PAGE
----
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Publication numberUS3658678 A
Publication typeGrant
Publication dateApr 25, 1972
Filing dateNov 26, 1969
Priority dateNov 26, 1969
Also published asDE2052810A1
Publication numberUS 3658678 A, US 3658678A, US-A-3658678, US3658678 A, US3658678A
InventorsLawrence V Gregor, Markus Zuegel
Original AssigneeIbm
Export CitationBiBTeX, EndNote, RefMan
External Links: USPTO, USPTO Assignment, Espacenet
Glass-annealing process for encapsulating and stabilizing fet devices
US 3658678 A
Abstract
A process is described for passivating completed FET devices by encapsulation. High purity silicon dioxide is deposited on the completed field effect transistor (FET) device by the RF sputtering of a high purity silicon dioxide target in an inert atmosphere. The sputtered silicon dioxide layer is made approximately 1.5 times the thickness of the FET gate. Then, the device is annealed in a non-oxidizing atmosphere to restore the threshold voltage of the FET to its desired value prior to sputtering. Appropriate ranges are disclosed for the values of the temperature and the RF power density of the sputtering step and for the temperature and the time of the annealing step.
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United States Patent Gregor et al.

[151 3,658,678 51 Apr. 25, 1972 [s41 GLASS-ANNEALING PROCESS FOR 3,343,049 9/l967 Miller et al. ..3l7/234 ENCAPSULATING AND STABILIZING 3,451,912 6/1969 D'Heurle et al. .....204/ l 92 3,450,581 6/l969 Shortes .L ..204/l92 [72] Inventors: Lawrence V. Gregor, Hopewell Junction, Primary E.raminer -Howard S. Williams N.Y.; Markus Zuegel, Baden, Wul'tlq u Assistant Examiner-Sidney S. Kanter g, m y Attorney-Hanifin and Jancin and Robert J. Haase [73] Assignee: mtg-1:12:21 Bbilisness Machines Corpora- [57] ABSTRACT A process is described for passivating completed FET devices [22] 1969 by encapsulation. High purity silicon dioxide is deposited on [2]] Appl. No.: 880,266 the completed field effect transistor (FET) device by the RF I sputtering of a high purity silicon dioxide target in an inert at mosphere. The sputtered silicon dioxide layer is made approx- [22] :J.S.C(il imately 15 timesthe thickness of the FET gate The, the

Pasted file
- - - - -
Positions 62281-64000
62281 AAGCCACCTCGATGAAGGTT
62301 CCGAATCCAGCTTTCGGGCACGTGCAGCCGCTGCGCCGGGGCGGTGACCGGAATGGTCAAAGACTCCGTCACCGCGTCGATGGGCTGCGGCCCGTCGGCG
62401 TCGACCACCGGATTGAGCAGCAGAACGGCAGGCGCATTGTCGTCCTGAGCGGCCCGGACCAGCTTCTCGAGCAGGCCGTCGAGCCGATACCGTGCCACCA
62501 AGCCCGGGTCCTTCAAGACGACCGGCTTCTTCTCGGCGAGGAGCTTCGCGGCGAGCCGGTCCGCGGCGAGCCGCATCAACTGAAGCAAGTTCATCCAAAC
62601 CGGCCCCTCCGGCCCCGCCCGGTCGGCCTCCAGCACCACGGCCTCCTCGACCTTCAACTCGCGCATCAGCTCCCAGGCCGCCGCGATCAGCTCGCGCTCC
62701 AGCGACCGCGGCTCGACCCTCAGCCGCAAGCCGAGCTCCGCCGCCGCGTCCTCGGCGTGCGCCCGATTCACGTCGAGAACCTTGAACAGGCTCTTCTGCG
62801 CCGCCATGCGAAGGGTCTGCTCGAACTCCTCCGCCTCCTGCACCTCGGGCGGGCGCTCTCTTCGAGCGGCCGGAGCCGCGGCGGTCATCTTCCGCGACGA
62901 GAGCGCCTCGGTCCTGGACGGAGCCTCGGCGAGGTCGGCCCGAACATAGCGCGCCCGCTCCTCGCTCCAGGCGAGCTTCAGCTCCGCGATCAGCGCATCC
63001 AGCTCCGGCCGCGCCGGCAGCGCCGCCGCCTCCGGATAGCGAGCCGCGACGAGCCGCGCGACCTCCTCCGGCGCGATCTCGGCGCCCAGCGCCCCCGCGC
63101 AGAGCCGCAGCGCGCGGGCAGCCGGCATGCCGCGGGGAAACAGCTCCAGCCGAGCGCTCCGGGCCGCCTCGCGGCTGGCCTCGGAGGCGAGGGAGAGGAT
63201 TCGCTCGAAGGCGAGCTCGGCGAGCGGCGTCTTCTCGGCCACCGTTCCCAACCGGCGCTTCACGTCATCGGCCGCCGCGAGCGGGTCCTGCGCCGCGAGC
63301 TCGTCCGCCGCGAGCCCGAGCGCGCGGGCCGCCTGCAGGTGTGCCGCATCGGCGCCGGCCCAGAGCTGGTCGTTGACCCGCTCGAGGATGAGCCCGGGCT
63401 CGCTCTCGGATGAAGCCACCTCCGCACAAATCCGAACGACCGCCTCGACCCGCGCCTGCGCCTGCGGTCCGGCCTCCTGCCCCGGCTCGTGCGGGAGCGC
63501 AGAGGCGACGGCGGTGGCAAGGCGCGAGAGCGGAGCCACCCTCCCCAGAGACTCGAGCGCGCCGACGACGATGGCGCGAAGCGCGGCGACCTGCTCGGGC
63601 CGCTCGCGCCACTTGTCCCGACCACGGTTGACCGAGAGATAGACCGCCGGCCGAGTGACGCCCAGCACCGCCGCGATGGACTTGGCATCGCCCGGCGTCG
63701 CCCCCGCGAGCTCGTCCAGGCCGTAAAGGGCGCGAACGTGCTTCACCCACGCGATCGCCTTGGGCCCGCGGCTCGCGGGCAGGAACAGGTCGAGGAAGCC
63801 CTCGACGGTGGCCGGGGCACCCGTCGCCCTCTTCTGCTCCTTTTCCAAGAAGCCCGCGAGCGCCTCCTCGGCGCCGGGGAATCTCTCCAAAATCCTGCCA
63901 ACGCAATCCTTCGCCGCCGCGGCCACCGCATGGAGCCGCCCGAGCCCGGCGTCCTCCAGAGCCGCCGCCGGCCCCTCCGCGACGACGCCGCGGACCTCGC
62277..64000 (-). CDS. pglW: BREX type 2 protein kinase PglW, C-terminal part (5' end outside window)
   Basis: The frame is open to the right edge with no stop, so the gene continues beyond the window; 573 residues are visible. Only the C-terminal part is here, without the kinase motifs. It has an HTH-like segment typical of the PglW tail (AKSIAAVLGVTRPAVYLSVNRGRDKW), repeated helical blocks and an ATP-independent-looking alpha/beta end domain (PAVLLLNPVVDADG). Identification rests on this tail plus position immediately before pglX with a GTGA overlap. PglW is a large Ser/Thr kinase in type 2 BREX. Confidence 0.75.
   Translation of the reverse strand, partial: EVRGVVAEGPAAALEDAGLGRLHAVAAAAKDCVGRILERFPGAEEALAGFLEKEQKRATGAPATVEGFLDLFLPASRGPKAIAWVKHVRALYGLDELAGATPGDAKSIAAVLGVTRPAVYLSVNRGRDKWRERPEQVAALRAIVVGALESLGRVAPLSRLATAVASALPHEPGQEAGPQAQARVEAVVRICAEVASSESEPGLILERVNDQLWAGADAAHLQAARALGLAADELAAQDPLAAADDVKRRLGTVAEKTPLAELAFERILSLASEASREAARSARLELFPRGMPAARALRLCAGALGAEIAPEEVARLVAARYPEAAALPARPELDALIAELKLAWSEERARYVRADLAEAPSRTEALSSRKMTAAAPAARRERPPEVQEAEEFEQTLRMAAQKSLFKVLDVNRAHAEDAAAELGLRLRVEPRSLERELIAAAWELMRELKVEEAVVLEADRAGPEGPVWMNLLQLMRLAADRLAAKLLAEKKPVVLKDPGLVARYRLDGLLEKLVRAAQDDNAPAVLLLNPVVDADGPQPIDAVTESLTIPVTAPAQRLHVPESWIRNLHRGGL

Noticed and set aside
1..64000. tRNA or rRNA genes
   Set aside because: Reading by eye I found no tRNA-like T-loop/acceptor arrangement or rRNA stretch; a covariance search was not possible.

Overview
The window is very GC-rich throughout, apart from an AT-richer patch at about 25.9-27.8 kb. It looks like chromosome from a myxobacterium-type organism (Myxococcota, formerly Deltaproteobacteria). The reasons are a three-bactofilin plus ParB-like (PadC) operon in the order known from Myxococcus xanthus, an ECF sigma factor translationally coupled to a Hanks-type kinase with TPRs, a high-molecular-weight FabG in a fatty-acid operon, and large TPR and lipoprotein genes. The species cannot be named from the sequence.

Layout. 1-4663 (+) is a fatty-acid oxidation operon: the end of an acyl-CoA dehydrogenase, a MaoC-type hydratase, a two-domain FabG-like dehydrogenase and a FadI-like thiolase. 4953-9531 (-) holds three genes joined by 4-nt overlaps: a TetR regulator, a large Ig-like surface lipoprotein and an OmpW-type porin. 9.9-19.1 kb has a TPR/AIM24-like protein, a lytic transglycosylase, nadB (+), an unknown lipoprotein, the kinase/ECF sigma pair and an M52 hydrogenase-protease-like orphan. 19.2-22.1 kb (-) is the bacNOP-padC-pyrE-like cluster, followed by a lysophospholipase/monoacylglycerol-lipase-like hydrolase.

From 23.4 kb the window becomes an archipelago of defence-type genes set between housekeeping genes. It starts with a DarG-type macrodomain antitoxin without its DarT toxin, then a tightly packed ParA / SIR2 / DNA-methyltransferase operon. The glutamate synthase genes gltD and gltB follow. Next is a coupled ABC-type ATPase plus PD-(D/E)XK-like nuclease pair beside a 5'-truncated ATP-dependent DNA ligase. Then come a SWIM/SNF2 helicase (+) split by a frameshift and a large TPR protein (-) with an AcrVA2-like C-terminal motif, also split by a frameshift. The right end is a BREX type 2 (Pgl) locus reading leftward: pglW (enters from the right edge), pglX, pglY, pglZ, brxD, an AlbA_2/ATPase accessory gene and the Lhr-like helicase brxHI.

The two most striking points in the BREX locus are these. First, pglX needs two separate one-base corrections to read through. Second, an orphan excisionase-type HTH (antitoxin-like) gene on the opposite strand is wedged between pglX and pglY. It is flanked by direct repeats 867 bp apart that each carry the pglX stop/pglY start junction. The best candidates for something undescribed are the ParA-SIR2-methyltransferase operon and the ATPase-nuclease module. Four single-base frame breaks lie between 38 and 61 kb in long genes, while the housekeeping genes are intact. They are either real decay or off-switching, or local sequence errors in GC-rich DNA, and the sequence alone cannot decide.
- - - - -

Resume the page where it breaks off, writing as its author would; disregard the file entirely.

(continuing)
l i 204/192 device is annealed in a non-oxidizing atmosphere to restore 1 le o are the threshold voltage of the FET to its desired value prior to sputtering. Appropriate ranges are disclosed for the values of [56] References Cited the temperature and the RF power density of the sputtering UNITED STATES PATENTS step and for the temperature and the time of the annealing ste 3,419,761 12/1968 Pennebaker ..204/l92 p 3,432,417 3/1969 Davidse et al. ..204/ 192 5 Claims, 1 Drawing Figure Patented April 25, 1972 3,658,678

mvnnoks LAWRENCE v. GREGOR MARKUS ZUEGEL ATTORIIEY GLASS-ANNEALING PROCESS FOR ENCAPSULATING AND STABILIZING FET DEVICES BACKGROUND OF THE INVENTION One of the outstanding advantages of insulated gate field effect transistors is the relatively few processing steps required for fabrication. Processing simplicity, however, is not always matched by reproducibility. Insulated gate field effect transistors are notoriously sensitive to environment and contamination, particularly sodium ion contamination during fabrication, causing instability in electrical characteristics. In particular, the threshold voltage of the field effect transistor is subject to variation with respect to its age and with respect to the production run in which it was made.

It has previously been known that some of the electrical instabilities peculiar to field effect transistors can be reduced by special processing of the gate dielectric layer. US. Pat. No. 3,343,049 issued on Sept. 19, 1967 to W. H. Miller, et a1., and assigned to the present assignee teaches that device stability can be improved by the deposition of a vitreous film consisting of an oxide and phosphorous pentoxide on the gate dielectric material. The gate electrode is placed on top of the vitreous film. Such prior art processes, however, do not fulfill the need for an encapsulation and long-term stabilization process for the completed FET device.

SUMMARY OF THE INVENTION In accordance with the present invention, long-term stabilization of the completed FET devices is accomplished by a BRIEF DESCRIPTION OF THE DRAWING The sole FIGURE is a simplified sectional view of a sputtering system suitable for the deposition of the oxide encapsulation coating in accordance with the present invention.

DESCRIPTION OF THE PREFERRED EMBODIMENT The present invention is fully compatible with conventional field effect transistor manufacturing methods. Accordingly, only a brief description of an exemplary prior art process for manufacturing field effect transistors will be given for background information purposes. As is well understood, a large number of FET devices are processed simultaneously on a common semiconductor wafer. The individual FET devices may be separated from each other at the completion of the processing steps for utilization as discrete devices. Altematively, the individual FET devices may remain in large array configurations on respective portions of the wafer where, for example, computer memory or storage utilizations are desired. For the sake of simplicity and clarity of exposition, however, the following discussion will be limited to the conventional fabrication steps in the manufacture of a single FET device.